I was reading in my bible recently (that's not me in the photo) when I came across Mark chapter 13. This is the chapter in Mark's account of the gospel that is very similar to Matthew chapter 24. It is often referred to as the "Olivet Discourse," where Jesus tells his disciples about the end of the age.
I came to the following paragraph, verses 14-23 of Mark 13. Jesus is speaking:
"But when you see the abomination of desolation standing where he ought not to be (let the reader understand), then let those who are in Judea flee to the mountains. Let the one who is on the housetop not go down, nor enter his house, to take anything out, and let the one who is in the field not turn back to take his cloak. And alas for women who are pregnant and for those who are nursing infants in those days! Pray that it may not happen in winter. For in those days there will be such tribulation as has not been from the beginning of the creation that God created until now, and never will be. And if the Lord had not cut short the days, no human being would be saved. But for the sake of the elect, whom he chose, he shortened the days. And then if anyone says to you, ‘Look, here is the Christ!’ or ‘Look, there he is!’ do not believe it. For false christs and false prophets will arise and perform signs and wonders, to lead astray, if possible, the elect. But be on guard; I have told you all things beforehand."
As I was reading, I was not looking for anything in particular. However, I could not ignore Jesus' statement, "But for the sake of the elect, whom he chose, he shortened the days."
What does this mean? It means that God has shortened the length of the tribulation for the sake of the elect, presumably so that they would not all be killed off. Who are the elect? They are followers of Jesus Christ.
I want to address one other question that the above statement brings up. The question is: What does "whom he chose" mean? Ever since the Reformation, there have been two primary answers to this question. It is, quite frankly, a simple issue. One answer says that God chose who the elect will be based up His sovereign will. A second answer says that God looked into the future, saw who would choose (elect) Him, and then he chose them.
The first answer indicates that God is free to choose whomever He wills. The second answer says that man is free to choose God if he wills. One of these options could be correct, but they cannot both be correct.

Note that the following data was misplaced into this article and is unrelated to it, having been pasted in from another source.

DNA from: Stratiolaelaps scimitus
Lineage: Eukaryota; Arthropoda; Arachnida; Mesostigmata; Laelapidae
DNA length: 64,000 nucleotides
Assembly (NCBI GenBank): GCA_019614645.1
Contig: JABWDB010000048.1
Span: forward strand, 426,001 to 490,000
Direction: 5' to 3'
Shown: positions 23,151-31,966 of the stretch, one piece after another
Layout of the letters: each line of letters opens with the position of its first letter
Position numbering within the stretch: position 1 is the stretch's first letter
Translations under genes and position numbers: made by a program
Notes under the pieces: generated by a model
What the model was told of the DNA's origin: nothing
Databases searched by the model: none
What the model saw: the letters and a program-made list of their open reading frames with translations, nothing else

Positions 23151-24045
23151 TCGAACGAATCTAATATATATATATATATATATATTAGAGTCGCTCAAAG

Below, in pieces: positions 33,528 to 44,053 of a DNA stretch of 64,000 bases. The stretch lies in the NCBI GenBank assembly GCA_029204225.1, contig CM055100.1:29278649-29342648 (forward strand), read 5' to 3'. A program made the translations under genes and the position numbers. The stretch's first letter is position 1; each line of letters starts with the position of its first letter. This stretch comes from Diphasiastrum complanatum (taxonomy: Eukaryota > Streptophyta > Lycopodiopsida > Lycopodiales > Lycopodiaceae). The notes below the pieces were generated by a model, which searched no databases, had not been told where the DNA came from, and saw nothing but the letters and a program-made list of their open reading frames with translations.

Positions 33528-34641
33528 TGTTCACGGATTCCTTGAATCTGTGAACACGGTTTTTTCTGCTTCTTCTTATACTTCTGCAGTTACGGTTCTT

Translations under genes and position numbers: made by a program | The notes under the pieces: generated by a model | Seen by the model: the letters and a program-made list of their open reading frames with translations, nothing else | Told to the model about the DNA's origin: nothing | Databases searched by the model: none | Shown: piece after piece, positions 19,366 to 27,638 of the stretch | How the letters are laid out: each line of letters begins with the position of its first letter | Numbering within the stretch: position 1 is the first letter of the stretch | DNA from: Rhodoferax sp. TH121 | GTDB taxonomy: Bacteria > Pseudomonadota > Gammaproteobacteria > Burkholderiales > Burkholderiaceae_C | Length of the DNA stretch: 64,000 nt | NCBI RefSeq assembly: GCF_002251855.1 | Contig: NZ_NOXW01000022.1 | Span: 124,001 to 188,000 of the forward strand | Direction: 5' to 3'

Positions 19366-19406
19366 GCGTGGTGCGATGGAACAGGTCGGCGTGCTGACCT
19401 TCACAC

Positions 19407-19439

Now, when we try to interpret scripture, we must attempt to get at what the original author meant. We must avoid bringing presuppositions to the biblical text.
So, what does "whom he chose" mean? One basic principle of interpretation is that the reader should assume that the writer literally meant what he wrote unless there is a good reason to not do so. If the reader does not do this, then almost any interpretation is up for grabs. If that is the case, then we literally might as well throw out the bible and just make up our own belief system (something far too many churches are doing these days.)
A literal reading of "whom he chose" must mean that God chose the elect. The statement is clear and straightforward. This is not the writer's primary emphasis in this paragraph; he is discussing the future terrible time of tribulation. However, Mark still takes the time to point out that God chose the elect.
Let's also look at what Mark does not say. He doesn't say anything about God looking into the future to see what the elect will do. He doesn't write anything about the free will of man, or about anything man will believe or do. What is implied is that God is free to choose the elect.
Another rule when interpreting scripture is that all scripture agrees. This means that other passages must agree with this one. The passage that immediately comes to mind is Ephesians 1:3-6. In that passage, Paul writes "he chose us in him before the foundation of the world." As with the Mark 13 passage, Paul writes simply that God chose "us." This is referring to Christians, or the elect.
Like Mark, Paul in no way even implies that God looked into the future to see who would choose Him. It is simply not there. In fact, I have never been shown one place in scripture that says that God's choice of the elect is based on any future actions of man. I'm still waiting.
Based upon the writings of Mark and Paul (not to mention others), I conclude based upon a fair and straightforward reading of the bible, that God chose the elect with no strings attached. God did this "before the foundation of the world" out of his sovereign good pleasure.
This is no way negates the need for a person to repent and trust in Jesus Christ as his Lord and Savior in order to be saved. This in no way negates the need for missions work all around the globe.
I do not claim to fully understand the will of God. Nor do I have any idea how God determined who the elect would be. However, I do trust God to do what is right because He is perfectly good, pure, and righteous.